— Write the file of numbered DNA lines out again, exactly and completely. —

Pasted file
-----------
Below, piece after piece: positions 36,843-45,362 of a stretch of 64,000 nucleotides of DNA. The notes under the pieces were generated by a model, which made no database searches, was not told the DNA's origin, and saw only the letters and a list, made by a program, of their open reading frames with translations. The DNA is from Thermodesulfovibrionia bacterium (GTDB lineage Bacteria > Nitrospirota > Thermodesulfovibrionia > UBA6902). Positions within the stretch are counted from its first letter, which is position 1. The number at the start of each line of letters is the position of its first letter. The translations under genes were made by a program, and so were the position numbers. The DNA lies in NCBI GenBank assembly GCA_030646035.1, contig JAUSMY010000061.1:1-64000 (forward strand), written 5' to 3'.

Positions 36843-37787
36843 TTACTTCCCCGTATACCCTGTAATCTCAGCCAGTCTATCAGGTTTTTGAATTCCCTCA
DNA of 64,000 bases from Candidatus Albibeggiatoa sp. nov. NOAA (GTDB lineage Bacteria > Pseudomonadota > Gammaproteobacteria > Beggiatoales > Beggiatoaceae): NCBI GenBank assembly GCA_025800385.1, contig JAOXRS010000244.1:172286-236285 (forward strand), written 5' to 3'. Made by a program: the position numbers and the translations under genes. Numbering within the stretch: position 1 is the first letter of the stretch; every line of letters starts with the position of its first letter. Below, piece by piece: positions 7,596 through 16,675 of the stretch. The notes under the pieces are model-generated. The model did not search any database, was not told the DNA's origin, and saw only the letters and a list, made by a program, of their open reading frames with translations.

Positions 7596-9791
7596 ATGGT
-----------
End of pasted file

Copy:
Below, piece after piece: positions 36,843-45,362 of a stretch of 64,000 nucleotides of DNA. The notes under the pieces were generated by a model, which made no database searches, was not told the DNA's origin, and saw only the letters and a list, made by a program, of their open reading frames with translations. The DNA is from Thermodesulfovibrionia bacterium (GTDB lineage Bacteria > Nitrospirota > Thermodesulfovibrionia > UBA6902). Positions within the stretch are counted from its first letter, which is position 1. The number at the start of each line of letters is the position of its first letter. The translations under genes were made by a program, and so were the position numbers. The DNA lies in NCBI GenBank assembly GCA_030646035.1, contig JAUSMY010000061.1:1-64000 (forward strand), written 5' to 3'.

Positions 36843-37787
36843 TTACTTCCCCGTATACCCTGTAATCTCAGCCAGTCTATCAGGTTTTTGAATTCCCTCA
DNA of 64,000 bases from Candidatus Albibeggiatoa sp. nov. NOAA (GTDB lineage Bacteria > Pseudomonadota > Gammaproteobacteria > Beggiatoales > Beggiatoaceae): NCBI GenBank assembly GCA_025800385.1, contig JAOXRS010000244.1:172286-236285 (forward strand), written 5' to 3'. Made by a program: the position numbers and the translations under genes. Numbering within the stretch: position 1 is the first letter of the stretch; every line of letters starts with the position of its first letter. Below, piece by piece: positions 7,596 through 16,675 of the stretch. The notes under the pieces are model-generated. The model did not search any database, was not told the DNA's origin, and saw only the letters and a list, made by a program, of their open reading frames with translations.

Positions 7596-9791
7596 ATGGT